A waveform generator 341 includes a 4 bit binary counter 342 and a code translator 344. The 4 bit binary counter 342 has a clock input coupled to receive a signal STEP INCREMENT L from feedback matrix and decoder 340. Binary counter 342 divides each sine wave period into 16 discrete steps or intervals and is clocked by signal STEP INCREMENT L at a rate of approximately 16 times the desired DTMF (dual tone multiple frequency) at output LOGP tone frequency to cause counter 342 to sequence through one count cycle for each sine wave output cycle. Counter 342 has a complementing reset input connected to signal TONE and therefore is free to count repetitions of clock signal STEP INCREMENT L in the presence of a TONE signal but is constrained to a reset condition in the absence of a TONE signal. Signal TONE is a control signal which enables generator of sine wave outputs at LO GP and HI GP. A code translator 344 receives the 4 bit binary output from binary counter 342 and in response thereto generates a digital binary code output signal that is indicative of a desired sine wave magnitude for each of the 16 portions of a sine wave period defined by binary counter 342. A digital-to-analog converter 346 receives the digitally coded 4 bit binary sine wave magnitude signal from code translator 344 and converts this signal to an analog signal LO GP having an analog magnitude proportional to a binary count defined by the output of code translator 344. Signal LO GP becomes the low tone group frequency DTMF output signal for frequency synthesizer 330.
Except that different frequencies are involved, the high frequency tone generator circuit 334 is generally similar to low frequency tone generator circuit 332. High frequency tone generator circuit includes a programmable counter 350 including a 6 bit shift register 352 and a feedback matrix and decoder 354 responsive to the 6 outputs of shift register 352 and the high frequency group tone command signals TCH1-TCH4.
Feedback matrix and decoder 354 provides a STEP INCREMENT H signal at a frequency approximately 16 times a desired high tone group DTMF output frequency which increments a 4 bit binary counter 356 within a waveform generator 357 which also includes a code translator 358. Counter 356 is reset in the absence of signal TONE and is permitted to count only in the presence of signal TONE. The 4 binary outputs of counter 356 are coupled as inputs to a code translator 358 which is identical to code translator 344. Code translator 358 has 4 binary outputs which are coupled as inputs to a digital-to-analog converter 360 that may be identical to A-D converter 346. Digital-to-analog converter 360 provides an output signal HI GP that is the high group DTMF tone frequency output for frequency synthesizer 330.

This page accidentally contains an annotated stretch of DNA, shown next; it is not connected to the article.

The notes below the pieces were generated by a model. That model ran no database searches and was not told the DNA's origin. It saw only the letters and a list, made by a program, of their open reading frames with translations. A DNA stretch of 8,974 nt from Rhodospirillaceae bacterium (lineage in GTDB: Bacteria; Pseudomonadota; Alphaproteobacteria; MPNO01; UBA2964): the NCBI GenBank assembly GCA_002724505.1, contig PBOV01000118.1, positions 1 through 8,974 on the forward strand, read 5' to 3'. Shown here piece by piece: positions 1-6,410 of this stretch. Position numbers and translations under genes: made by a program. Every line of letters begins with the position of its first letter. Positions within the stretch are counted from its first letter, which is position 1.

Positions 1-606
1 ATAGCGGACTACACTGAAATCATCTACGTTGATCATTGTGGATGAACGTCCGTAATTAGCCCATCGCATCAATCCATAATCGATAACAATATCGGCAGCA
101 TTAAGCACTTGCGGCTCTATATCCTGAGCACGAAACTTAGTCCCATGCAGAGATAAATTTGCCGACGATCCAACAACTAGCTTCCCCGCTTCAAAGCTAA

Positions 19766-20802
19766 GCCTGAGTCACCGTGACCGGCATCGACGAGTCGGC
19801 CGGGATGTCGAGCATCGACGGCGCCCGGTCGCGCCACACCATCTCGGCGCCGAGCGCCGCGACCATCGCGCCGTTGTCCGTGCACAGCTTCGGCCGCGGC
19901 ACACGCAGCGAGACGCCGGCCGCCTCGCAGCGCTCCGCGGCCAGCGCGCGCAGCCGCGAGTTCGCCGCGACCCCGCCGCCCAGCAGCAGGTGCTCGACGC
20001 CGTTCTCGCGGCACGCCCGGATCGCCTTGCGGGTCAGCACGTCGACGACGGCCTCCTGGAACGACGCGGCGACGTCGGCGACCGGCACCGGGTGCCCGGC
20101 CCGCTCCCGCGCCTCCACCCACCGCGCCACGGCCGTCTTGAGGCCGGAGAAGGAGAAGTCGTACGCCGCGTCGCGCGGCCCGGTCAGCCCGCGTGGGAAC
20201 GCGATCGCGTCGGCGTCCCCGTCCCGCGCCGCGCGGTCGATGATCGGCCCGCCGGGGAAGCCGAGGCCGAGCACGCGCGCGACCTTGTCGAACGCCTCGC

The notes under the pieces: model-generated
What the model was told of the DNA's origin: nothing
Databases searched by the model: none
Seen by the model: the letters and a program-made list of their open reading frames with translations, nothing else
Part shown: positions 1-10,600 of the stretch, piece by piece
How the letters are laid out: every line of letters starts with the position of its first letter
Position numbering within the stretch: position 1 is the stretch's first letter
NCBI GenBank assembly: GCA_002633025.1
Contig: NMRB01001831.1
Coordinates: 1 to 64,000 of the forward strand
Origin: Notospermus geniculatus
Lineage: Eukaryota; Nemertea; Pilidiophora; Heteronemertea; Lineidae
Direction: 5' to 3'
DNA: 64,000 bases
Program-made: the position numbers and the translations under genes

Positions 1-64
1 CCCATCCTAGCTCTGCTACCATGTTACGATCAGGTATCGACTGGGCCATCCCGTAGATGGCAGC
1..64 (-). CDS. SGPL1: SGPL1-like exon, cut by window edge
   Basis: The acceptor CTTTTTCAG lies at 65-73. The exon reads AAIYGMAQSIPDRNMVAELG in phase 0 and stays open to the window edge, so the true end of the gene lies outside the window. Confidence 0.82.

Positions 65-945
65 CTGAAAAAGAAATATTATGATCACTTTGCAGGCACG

Frequency synthesizer 330 divides each output sine wave period into a plurality of steps or intervals. Because a large harmonic noise signal is generated at the stepping frequency, the chosen number of step, N, must be sufficiently large that the lowest frequency times N must be greater than twice the highest frequency that is to be generated. This relationship permits the harmonic noise at the stepping frequency to be attenuated by a low pass filter. The attenuation capability increases with N and it is therefore desirable that N actually be substantially greater than the minimum.
In the present example, low group tones and high group tones are independently generated and can therefore be separately filtered, although two separate low pass filters would be required where only one would be required if the signals are combined before filtering. For the low group standard DTMF tones, the highest frequency is 946 Hz and the lowest frequency is 698 Hz. It is therefore necessary that N be greater than 2 group, N must be greater than 2 and high group DTMF signals are to be combined for filtering, then N must be greater than 2 example, the number of steps has been selected to be 16. Actual tests showed that with N selected to be 16, the greatest harmonic noise occurred at the 14th and 16th harmonics. All lower harmonics were at least 45 DB below the magnitude of the fundamental sine wave frequency. The 14th harmonic was down 26 DB and the 16th harmonic was down approximately 28 DB. With a simple single pole RC filter, the 14th harmonic was reduced to approximately 45 DB below the fundamental and the 16th harmonic was reduced to approximately 48 DB below the fundamental. In each case, the lower frequency harmonics were below the 14th harmonic in magnitude.